By Jaylan Boyle, Senior Contributing Reporter
RIO DE JANEIRO – Chief of the International Monetary Fund (IMF), Dominique Strauss Khan has handed down a warning to Brazil, among others nations, that there is a very real risk of an ‘asset bubble’ developing in the emerging economies of the world.
An asset bubble (sometimes referred to as a speculative bubble or speculative mania) can occur when investment pours into an economy, which in turn inflates the price of goods far beyond their ‘real’ value. However an occurrence of an economic bubble can sometimes only be pointed to in retrospect, after prices have experienced a sudden readjustment back to their intrinsic values.
Avoiding the worst of the recent economic crisis, which most commentators agree is now over in Brazil, may have been Brazil’s fortune. However as one pundit put it, ‘definitely in the rear view mirror, the Brazilian stock market dropped along with those of most of the rest of the world.’ Nonetheless like other emerging economic powers such as Indonesia, Brazil has now experienced a surge in investment that could leave the economy vulnerable.
The government seems also to have recognized the dangers of the current climate, with the announcement this week that the central bank is preparing to withdraw the economic stimulus measures that were employed at the onset of the recent crisis. Such measures in particular included heavy subsidization programs. In real terms, the central bank is demanding that private institutions be required to deposit more money with them, to the tune of an additional R$71 billion in total.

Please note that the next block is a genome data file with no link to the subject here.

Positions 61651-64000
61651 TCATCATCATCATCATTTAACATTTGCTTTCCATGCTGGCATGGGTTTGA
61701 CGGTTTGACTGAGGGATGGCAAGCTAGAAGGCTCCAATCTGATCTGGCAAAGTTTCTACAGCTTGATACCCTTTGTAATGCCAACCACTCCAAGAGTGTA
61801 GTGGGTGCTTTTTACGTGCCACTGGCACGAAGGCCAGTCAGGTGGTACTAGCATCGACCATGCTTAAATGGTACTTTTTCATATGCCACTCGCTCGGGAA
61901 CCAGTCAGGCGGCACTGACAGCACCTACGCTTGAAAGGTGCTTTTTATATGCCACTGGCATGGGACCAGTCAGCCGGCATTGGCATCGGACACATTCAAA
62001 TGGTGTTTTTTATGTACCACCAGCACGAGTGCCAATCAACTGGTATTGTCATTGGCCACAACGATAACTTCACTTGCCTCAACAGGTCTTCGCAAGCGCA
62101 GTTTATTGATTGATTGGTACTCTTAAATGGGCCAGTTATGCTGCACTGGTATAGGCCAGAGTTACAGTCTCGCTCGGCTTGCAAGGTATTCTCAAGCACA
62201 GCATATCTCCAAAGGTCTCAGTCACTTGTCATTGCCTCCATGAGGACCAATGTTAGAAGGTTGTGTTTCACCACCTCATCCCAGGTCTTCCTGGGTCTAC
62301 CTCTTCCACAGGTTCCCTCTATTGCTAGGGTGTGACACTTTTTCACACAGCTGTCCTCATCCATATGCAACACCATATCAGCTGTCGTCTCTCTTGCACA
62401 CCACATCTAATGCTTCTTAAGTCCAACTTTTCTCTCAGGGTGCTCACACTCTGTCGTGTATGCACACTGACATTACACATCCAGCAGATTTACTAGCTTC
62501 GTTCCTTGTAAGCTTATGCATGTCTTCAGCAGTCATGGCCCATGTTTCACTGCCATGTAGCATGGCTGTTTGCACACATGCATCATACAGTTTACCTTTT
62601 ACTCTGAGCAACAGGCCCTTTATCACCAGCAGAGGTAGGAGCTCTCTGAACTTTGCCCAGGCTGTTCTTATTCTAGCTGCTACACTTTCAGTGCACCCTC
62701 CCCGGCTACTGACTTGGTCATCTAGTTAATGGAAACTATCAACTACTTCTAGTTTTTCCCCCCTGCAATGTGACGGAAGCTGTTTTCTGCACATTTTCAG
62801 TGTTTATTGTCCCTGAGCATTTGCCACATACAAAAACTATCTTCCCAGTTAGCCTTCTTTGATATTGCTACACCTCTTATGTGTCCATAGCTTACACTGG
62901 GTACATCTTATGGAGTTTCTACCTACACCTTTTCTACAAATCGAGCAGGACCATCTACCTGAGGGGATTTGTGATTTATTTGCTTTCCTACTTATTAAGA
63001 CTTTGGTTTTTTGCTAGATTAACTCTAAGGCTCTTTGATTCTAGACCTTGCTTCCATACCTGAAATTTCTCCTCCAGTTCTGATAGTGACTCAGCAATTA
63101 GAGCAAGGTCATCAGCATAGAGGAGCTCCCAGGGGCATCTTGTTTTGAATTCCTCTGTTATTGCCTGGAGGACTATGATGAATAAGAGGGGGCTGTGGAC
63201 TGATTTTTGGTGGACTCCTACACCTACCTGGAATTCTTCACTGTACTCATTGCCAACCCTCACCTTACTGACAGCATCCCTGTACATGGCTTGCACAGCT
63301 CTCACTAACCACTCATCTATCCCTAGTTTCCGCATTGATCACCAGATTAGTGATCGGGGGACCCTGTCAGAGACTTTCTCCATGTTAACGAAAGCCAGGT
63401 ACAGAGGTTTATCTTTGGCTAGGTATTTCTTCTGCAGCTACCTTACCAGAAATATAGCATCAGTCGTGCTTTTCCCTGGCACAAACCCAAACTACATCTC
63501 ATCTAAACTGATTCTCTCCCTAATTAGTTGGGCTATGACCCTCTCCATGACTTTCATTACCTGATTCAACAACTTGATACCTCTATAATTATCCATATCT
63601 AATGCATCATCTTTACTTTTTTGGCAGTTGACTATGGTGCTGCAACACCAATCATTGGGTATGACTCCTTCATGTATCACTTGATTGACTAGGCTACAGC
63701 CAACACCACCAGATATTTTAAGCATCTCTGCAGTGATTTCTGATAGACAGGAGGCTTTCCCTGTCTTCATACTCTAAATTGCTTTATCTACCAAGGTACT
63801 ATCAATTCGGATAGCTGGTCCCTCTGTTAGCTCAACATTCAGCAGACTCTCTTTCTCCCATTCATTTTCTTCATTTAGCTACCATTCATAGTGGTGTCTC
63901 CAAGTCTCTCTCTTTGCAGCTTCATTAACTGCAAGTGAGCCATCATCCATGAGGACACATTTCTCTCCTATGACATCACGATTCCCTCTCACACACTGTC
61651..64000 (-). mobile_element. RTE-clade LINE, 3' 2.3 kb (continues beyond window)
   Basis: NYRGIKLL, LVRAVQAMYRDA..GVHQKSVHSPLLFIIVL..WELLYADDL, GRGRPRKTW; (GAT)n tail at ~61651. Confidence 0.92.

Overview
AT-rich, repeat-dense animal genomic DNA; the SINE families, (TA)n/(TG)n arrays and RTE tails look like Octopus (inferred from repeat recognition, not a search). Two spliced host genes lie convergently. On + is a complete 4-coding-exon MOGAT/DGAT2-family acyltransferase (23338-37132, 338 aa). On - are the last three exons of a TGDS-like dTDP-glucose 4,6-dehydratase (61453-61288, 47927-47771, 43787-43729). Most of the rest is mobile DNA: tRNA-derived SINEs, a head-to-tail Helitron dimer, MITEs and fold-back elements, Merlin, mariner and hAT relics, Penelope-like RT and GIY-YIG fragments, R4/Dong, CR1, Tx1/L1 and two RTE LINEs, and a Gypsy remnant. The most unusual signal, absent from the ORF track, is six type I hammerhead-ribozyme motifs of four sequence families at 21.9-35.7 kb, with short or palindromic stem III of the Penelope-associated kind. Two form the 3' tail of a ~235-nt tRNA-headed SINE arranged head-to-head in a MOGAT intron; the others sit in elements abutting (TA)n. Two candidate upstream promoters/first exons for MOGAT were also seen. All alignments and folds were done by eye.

However there is speculation that the October presidential elections could affect any measures the central bank plans to enforce, something that the bank’s Governor Henrique Meirelles has vociferously denied. “Acting in a consistent manner means not avoiding discussions that are technically justified, which in the short-term could seem unfriendly or unpopular, but that aim towards a common good… As such, those who expect changes in the central bank’s conduct as a function of the electoral calendar are mistaken.”
It has been the stated policy of the IMF in the past to discourage such measures, called capital controls, from being exercised. However in a recent statement the organization backed down somewhat from this stance, calling intervention a ‘legitimate part’ of policy options open to governments. This comes with the proviso that the use of these interventions, should they become widespread, could have an unsettling effect and create imbalances in the world economy.